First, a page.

In essence, Dust is a post-apocalyptic love triangle. But the setting is not simply a device. The environment and situation almost acts as a fourth character. It’s something the other three must contend with. It has a say in their decision-making and it forms the particularites of the relationships that have developed and will develop. Jacoby presents the landscape as monumental in size and scope, both containing and reflecting their own dilemma. This space and setting, combined with the sparse dialog, also gives the audience plenty of headspace to wonder how all of this is going to work out. I found myself a lot of times thinking “well shit, they can’t…” or “oh right, so how…?” The slow pace kept me in suspense and kept me wondering. And when that happens, when you realize how involved you are, that’s when you know you’re watching a great movie.

Which brings me to the remaining 5% of this movie that I didn’t like, that being the ending. Again, it’s revealed by the camera, and it was… not hugely disappointing, and not unexpected. But it wasn’t enough. We needed a third act and we didn’t get it. The director had done such a fine job of telling this story and creating an atmosphere of tension, and three minutes before it ends I’m thinking, oh crap, now they have to deal with x. But Jacoby let me off the hook. He had me in suspense and I was gearing up for an interesting final 20 minutes or so, but then he let me go. In short, we needed a conflict and we didn’t get one. I warn you that the next sentence is a bit of a spoiler: Yes, the penguin kept the ring, but the spell was broken without the penguin having to face the consequences of that, so it didn’t really matter anyway.

Still, good lord what a beautiful work of art this movie is. Unfortunately, the movie I saw afterward, The Dust of Time, wasn’t. It was horrible. Seriously, my god, I hated this movie. That wooshing sound you hear is the sound of this movie going right over my head. I had no clue who these people were and what was going on. Well, I did eventually, but by the time I caught up to what the director was trying to do, I didn’t care. Willem Defoe is laying it on so thick that it’s almost campy. This movie has so much melodrama — heavy moments, crying, slow motion — that was empty because I didn’t give a damn. It’s so strange to be watching actors on screen pouring it all out and I’m just empty. And I had to endure this for over two hours. I kept thinking “it has to end sometime it has to end sometime it has to end…” but it just kept going and going and going. After a while I’m just staring at a point in the center of the screen like a laser, not looking at anything, just waiting for the damned thing to end. When that didn’t work I tried to open up some latent telekenetic ability so I could peel the corners of the screen in order to make a paper airplane out of it. Anything just to end the damned thing.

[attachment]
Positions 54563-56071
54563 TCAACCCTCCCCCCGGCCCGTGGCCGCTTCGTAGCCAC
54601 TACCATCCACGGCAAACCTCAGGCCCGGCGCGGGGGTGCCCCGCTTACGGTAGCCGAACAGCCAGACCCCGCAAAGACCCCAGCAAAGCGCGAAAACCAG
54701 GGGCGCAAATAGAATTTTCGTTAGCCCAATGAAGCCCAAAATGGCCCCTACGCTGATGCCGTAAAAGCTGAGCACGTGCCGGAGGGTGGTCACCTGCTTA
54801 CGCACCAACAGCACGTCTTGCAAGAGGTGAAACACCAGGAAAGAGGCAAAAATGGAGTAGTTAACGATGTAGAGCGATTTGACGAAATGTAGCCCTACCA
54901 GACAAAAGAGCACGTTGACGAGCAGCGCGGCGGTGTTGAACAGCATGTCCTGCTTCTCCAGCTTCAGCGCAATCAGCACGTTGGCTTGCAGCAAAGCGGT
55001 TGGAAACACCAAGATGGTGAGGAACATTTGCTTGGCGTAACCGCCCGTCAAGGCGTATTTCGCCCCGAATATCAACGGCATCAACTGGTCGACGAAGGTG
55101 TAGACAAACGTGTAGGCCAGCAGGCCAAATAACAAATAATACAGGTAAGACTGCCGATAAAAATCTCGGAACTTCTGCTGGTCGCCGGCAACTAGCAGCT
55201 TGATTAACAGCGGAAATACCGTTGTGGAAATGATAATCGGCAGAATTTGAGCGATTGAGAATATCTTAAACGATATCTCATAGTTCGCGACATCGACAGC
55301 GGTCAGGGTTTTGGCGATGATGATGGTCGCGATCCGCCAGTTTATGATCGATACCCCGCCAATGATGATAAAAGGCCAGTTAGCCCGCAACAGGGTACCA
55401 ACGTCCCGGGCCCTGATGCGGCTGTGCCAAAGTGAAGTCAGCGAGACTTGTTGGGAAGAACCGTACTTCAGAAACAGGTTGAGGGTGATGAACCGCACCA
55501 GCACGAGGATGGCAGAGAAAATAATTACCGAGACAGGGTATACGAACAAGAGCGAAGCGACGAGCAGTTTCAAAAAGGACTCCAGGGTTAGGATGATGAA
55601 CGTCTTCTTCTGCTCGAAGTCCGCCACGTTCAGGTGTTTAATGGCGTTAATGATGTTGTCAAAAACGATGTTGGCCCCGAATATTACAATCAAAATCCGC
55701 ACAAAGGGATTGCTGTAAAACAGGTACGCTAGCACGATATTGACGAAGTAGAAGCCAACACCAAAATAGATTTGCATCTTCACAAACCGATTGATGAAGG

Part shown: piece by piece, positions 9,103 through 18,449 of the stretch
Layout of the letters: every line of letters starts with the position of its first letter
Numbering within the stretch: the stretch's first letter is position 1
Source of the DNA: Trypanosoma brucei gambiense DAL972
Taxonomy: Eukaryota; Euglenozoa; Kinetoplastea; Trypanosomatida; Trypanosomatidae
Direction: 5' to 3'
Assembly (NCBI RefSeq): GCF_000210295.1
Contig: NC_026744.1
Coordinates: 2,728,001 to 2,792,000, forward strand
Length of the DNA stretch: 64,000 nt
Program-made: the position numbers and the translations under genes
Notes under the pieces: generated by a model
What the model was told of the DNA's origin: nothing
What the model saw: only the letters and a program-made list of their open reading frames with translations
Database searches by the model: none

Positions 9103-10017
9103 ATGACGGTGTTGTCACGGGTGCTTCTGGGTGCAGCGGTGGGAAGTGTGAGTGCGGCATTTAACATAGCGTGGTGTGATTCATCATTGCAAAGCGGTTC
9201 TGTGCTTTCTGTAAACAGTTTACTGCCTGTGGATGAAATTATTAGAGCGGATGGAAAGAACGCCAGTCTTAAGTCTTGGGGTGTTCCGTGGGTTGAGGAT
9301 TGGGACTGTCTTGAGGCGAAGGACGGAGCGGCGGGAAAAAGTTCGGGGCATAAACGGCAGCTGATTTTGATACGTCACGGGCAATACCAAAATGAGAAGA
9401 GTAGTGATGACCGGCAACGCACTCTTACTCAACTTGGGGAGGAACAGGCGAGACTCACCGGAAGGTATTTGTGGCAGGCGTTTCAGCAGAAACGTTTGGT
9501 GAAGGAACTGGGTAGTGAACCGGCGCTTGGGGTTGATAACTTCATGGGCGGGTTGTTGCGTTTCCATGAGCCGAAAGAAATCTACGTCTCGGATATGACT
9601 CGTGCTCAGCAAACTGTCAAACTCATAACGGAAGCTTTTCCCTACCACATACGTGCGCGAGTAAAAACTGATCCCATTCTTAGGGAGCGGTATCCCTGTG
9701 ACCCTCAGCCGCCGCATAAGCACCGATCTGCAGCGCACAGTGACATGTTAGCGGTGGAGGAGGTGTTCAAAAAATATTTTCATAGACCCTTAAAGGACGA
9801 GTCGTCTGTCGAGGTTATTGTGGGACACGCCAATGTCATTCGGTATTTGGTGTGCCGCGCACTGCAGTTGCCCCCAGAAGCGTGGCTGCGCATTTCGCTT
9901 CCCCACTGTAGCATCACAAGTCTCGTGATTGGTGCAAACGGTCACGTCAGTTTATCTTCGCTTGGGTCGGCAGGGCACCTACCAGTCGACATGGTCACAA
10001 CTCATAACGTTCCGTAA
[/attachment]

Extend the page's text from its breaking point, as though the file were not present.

Every movie experience is like a relationship between the maker and the audience member. And in this relationship, maybe it’s not about you, it’s about me. Maybe I just missed what all this passion was about. I’d like to give some benefit of doubt and think that. But I could see other people squirming. And when it finally faded to black and those first text images started to roll onto the screen, people practically lept out of their seats heading for the exits. Usually PIFF-goers will wait for the credits to end, clap, and then leave. But not here.

Luckily this isn’t my final film. I’m seeing my last one tonight, the one I was hoping to see — Paju.

PIFF Day 5: Zero

Posted in Culture, Film & TV, Korea, Personal, PIFF on October 13, 2009 by Elephant Talk

As the PIFF festival winds its way into the final lap, I’m thinking about the things I missed. There were seminars I had every intention of attending but simply could not find the time. But mostly I’m thinking about the films I wanted to see but couldn’t, partly through scheduling but mostly through sell-outs. Sorum only had one screening. But I believe this is because it was a last minute addition to commemorate the death of actress Jang Jin Young. Then there’s surrealist Taiwanese film Face (sold out every time), Air Doll from Japan (one scheduling conflict, one sell-out), and I Come With The Rain starring Josh Hartnett (no surprise, also sold out every time). Then there are Korean films In My End Is My Beginning and Paju (both always sold out). The one I really want to see is Paju. It has one more showing on Thursday, so I’m holding out hope that I can see it. If not, Air Doll is there as well. Fingers are crossed.

Last night I saw one movie, another Polish joint called Zero (dir. Pawell Borowski). It’s up for the festival’s Flash Forward award. The director was supposed to speak before the movie, but got caught up in traffic (and the lift — jeesus, the PIFF organizers have to do something about the crazy busy, slow-ass elevator problems). He arrived, out of breath, and simply said something to the effect of “this movie is not for everyone, but I hope you like it.”

Whereas many arty films are constructed nonlinearally. This one is the exact opposite. It is completely linear, in that the whole thing happens in a forward progression of character interaction. A character does something, meets with another character and that new character then moves on to the next stage of the story. On an on we go, twisting through 24 different characters (according to the trailer above). In a sense, that means there are 24 stories, but there are really about a half dozen core events going on. While the progression may be linear, the story does circle back on itself, so we’re able to revisit the central characters in new situations with new aspects layered onto their stories.